Forecasters have developed a wealth of different approaches to converting the meteorological variables into accurate wind power forecasts. The standard technique for predictions over the next hour remains persistence forecasting. Here forecasters assume that wind power generation will be the same one hour into the future as the last measured value. This approach is often referred to as “what you see is what you get.’ When it comes to predicting wind power beyond that, forecasters employ either a physical or statistical approach. Each method has its advantages and drawbacks. Physical forecasting is heavily reliant on meteorological information and the data from the NWP. Forecasters have an abundance of data they can work with. The grid resolution of meteorological data however is often-times several miles across and thus not detailed enough to incorporate the effects that local variations in topography or terrain can have on wind speeds and directions. The physical approach is also hampered by the fact that the wind speeds measured a few feet above the ground can differ significantly from wind speeds 250 feet in the air where the turbines are located. In order to rectify these drawback forecasters can increase the resolution of the NWP for areas of importance, such as mountains or coastlines. By combining data sets with various resolutions researchers hope to incorporate all the important variables in their forecast.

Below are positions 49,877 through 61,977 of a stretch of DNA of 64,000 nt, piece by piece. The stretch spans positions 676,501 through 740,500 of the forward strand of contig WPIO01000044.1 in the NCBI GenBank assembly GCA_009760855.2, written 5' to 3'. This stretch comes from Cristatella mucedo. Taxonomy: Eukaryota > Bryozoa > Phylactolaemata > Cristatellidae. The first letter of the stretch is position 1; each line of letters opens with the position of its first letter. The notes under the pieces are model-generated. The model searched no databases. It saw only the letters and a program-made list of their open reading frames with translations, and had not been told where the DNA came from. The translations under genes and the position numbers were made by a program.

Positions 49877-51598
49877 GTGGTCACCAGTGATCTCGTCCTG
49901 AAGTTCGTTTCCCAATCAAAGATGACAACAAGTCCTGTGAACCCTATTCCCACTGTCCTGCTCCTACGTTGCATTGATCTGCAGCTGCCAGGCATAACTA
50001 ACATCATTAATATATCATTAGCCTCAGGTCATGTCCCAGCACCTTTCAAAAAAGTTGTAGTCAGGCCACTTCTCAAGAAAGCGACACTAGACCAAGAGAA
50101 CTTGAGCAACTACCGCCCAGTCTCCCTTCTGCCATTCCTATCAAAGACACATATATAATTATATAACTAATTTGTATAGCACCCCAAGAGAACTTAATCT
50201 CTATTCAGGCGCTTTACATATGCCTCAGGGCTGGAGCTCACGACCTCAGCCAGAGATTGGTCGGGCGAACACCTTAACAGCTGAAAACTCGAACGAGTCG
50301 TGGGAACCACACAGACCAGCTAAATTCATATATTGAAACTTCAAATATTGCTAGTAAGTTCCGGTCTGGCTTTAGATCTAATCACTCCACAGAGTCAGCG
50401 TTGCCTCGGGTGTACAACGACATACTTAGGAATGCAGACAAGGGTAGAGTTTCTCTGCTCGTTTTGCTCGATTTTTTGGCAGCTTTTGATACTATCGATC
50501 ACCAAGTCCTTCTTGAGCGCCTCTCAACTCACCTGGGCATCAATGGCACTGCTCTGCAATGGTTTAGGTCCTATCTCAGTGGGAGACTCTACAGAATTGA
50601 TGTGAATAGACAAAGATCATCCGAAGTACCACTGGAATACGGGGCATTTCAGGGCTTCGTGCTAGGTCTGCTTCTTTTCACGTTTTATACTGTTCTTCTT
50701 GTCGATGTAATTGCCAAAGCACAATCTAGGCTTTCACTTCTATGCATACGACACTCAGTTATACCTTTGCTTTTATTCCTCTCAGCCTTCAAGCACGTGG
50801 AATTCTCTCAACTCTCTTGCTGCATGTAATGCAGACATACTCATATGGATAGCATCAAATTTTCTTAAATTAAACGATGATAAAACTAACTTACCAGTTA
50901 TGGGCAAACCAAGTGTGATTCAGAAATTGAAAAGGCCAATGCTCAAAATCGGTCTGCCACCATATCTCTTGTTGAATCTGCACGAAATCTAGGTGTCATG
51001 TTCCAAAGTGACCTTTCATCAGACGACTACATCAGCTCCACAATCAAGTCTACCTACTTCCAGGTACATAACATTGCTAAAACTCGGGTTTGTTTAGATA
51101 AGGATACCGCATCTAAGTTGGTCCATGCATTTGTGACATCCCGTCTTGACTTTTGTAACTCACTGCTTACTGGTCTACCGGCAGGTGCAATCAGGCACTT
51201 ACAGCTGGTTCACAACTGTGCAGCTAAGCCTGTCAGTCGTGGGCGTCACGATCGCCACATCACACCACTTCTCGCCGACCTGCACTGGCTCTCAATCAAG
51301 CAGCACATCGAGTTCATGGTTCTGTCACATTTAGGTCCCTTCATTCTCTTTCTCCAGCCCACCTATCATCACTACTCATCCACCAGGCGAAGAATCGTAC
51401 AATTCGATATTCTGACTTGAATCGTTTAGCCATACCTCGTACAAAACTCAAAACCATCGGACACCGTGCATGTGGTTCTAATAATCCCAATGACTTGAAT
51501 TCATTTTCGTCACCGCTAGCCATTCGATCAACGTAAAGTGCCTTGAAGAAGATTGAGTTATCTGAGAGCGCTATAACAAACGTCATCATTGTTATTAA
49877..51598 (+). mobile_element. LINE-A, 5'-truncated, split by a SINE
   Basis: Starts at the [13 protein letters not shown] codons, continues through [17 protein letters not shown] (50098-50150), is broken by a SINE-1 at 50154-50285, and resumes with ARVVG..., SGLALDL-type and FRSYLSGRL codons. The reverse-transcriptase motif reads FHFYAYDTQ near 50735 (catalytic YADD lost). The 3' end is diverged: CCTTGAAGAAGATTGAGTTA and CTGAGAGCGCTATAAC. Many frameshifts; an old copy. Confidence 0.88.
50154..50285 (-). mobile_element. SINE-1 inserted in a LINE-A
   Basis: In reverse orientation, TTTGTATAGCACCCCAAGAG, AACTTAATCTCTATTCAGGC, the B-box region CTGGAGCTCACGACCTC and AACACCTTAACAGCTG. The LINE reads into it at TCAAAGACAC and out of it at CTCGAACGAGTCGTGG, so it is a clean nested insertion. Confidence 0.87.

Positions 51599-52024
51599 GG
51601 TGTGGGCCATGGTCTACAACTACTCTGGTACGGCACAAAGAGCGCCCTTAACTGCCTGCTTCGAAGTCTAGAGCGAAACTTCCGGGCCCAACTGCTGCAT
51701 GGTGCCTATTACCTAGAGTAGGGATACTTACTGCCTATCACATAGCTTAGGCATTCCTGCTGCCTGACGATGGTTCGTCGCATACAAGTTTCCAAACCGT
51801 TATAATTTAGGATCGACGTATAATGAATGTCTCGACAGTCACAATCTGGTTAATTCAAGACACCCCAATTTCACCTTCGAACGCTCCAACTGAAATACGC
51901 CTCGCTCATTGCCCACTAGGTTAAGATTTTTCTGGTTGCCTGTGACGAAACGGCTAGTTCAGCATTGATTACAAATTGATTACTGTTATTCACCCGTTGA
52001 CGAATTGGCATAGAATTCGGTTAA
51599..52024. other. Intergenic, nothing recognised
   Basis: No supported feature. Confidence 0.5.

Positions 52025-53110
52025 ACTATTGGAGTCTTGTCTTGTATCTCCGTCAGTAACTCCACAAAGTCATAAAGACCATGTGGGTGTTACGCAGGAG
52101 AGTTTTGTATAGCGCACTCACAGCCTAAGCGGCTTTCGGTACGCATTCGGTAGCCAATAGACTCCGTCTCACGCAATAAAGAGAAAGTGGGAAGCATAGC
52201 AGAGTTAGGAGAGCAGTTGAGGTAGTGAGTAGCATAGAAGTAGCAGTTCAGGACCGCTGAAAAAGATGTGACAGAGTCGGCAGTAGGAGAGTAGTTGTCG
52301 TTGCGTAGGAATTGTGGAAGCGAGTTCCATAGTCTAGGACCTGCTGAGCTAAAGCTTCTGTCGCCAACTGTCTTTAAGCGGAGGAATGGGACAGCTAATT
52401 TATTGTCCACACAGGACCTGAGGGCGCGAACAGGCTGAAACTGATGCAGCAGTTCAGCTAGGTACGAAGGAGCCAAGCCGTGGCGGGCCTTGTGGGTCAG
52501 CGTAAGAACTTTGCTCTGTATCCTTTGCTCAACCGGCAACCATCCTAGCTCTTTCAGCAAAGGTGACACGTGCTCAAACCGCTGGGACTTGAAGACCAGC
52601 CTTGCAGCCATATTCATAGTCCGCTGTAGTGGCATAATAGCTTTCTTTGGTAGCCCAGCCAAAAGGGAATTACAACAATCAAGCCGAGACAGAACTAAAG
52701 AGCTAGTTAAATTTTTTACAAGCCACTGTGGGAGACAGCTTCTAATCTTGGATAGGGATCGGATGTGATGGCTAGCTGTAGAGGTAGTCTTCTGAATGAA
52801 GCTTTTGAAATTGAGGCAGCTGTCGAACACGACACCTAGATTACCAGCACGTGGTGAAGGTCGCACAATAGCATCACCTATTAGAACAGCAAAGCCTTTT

Statistical forecasting is less dependent on the accuracy of NWP, but relies more heavily on historical wind speed data at each site. Historical data sets are coupled with real-time observations from the wind turbines to calculate the most accurate wind energy prediction. In contrast to physical forecasting, the statistical method suffers from a lack of available data. Wind farm operators consider their historical wind data “trade secrets” and are thus reluctant to share it with forecasters.

Over the past 10 years improvements in both forecasting methods have helped to reduce the next-day forecast error from about 40 percent to below 20 percent. By comparison, we can make standard weather forecasts for the next 24 hour period with over 95 percent confidence.

Danish grid operator Energinet.dk and American wind farm operator Xcel Energy have, among others, been at the forefront of improving the reliability of wind forecasts and to turn wind into a highly reliable source of electricity. The availability of faster computers will allow forecasters to generate more detailed NWP maps and plug larger historical data sets into their models. Forecasters plan to incorporate the site-specific biases for each turbine into the models and allow for more accurate predictions in the future. Ultimately operators want to be able to exactly predict the wind energy output for each individual turbine. A major step towards this goal could be the combination of the physical and statistical methods of wind forecasting.

The profitability of wind power and the extent to which it can function as base load electricity in the future will depend on the ability of wind forecasting to make more accurate and reliable predictions. Wind power is and will remain a highly fluctuating resource, but wind forecasting can help to reduce uncertainty and allow countries to rely heavily on wind energy to meet their targets for electricity from renewable sources.

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denmark, Energinet.dk, grid integration, numerical weather prediction, offshore wind, renewable energy, United States, weather, wind forecasting, wind power, Xcel Energy